Australia’s favourite chocolate bar is also its oldest: the Cherry Ripe, originally created by the now-defunct Melbourne confectioner MacRobertson’s (who also gave us the Freddo frog) back in 1924, and now owned by Cadbury.
And while Easter Sunday will be an frenzy of chocolate eating, it seems Australia’s long love affair with chocolate is on the wane, with Roy Morgan research finding that in recent years, chocolate consumption has been in a steady decline. The following Roy Morgan chart shows the decline in boxed chocolate alone, based on Australians over 14 who’ve eaten some in the previous four weeks. It’s dropped from 35% in January 2010 to 29% in 2104. Chocolate bars have gone the same way, down from 53% in March 2009 to 49% four years later.
The other thing that’s worth noting in the chart below is that boxed chocolate buying and consumption peak around December and January and the spike noticeably higher than the Easter/Mothers Day period.
However, there’s been one important upward trend in recent years and that’s in local chocolate makers. And while there are plenty of good local chocolatiers about, most use imported, but high quality couverture chocolate. There’s nothing wrong with that, but what’s interesting is the increasing number of passionate small businesses who are making chocolate from scratch, starting with importing and roasting the cocoa, and one, Daintree Estates, has even starting growing cocoa in far north Queensland to use in its chocolate.
Chocolate, like coffee and olive oil, is best fresh, so the locally made stuff has an advantage if you’re looking for flavour, and has a range of different flavours, depending on where the cocoa is grown. For example, beans from South America are generally more fruity than their African counterparts.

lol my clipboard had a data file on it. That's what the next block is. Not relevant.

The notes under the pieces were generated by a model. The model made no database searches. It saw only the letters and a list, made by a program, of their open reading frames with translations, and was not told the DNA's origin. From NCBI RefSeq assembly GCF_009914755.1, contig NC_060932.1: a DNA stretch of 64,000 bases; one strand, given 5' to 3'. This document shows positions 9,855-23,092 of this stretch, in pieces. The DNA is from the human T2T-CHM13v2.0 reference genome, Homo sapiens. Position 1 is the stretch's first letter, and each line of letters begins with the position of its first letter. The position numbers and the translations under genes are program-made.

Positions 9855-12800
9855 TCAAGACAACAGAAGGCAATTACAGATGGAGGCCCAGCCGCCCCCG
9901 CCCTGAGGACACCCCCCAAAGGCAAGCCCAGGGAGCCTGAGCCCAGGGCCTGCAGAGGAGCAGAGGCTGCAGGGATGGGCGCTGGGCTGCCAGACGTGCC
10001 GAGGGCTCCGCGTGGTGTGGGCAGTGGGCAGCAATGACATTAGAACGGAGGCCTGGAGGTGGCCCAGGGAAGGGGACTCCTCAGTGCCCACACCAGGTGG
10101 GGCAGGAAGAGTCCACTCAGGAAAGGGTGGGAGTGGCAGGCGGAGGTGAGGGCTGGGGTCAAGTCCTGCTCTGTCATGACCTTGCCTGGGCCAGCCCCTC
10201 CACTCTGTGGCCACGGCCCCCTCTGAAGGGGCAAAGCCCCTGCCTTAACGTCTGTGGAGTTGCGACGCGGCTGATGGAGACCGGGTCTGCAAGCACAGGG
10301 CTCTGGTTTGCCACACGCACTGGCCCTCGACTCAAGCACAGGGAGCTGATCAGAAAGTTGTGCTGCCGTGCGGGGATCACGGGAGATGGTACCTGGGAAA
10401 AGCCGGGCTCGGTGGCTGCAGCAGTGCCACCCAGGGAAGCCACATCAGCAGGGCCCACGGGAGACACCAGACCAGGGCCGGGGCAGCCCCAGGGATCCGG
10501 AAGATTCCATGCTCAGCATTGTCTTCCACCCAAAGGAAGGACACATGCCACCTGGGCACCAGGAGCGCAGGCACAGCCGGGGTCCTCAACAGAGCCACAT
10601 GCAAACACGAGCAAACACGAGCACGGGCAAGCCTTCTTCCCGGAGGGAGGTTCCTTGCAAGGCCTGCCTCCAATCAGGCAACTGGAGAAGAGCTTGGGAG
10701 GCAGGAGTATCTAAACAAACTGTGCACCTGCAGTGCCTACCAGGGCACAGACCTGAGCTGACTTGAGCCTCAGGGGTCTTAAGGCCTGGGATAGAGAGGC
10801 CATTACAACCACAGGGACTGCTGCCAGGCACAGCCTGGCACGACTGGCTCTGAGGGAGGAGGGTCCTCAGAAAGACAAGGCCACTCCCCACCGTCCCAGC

Here are five brilliant Australian-made chocolates to try.
Yarra Valley, Victoria
Where to get it
Two decades ago, Peter Wilson, one-time punk band manager and Yarra Yering winemaker, was wandering around Europe when he had a Road to Damascus moment over Valrhona chocolate. Inspired, he returned and with partner Juliana Kennedy set about making the country’s best possible in Victoria’s Yarra Valley.
They got there, setting an early benchmark, with quirky boxed chocolates such as “after dinner ducks” flavoured with coffee, cinnamon, orange or mint, and “cat’s tongues”, 81% cocoa chocolates packing the bean’s punchy, natural bitterness and an aromatic spiciness.
The boxed thins come in milk or dark (70%), but once opened, never last long.
Emu Heights NSW
Where to get it
If we have to pick favourites, then western Sydney chocolate maker Michelle Morgan wins hands down. It’s worth going out to visit her chocolate factory in western Sydney, at the foot of the Blue Mountains to see how it’s made, pick up a few of her fancier hand-made chocolates and talk with a woman so knowledgeable and fired up about her labour of love you’ll end up asking when you can start working there.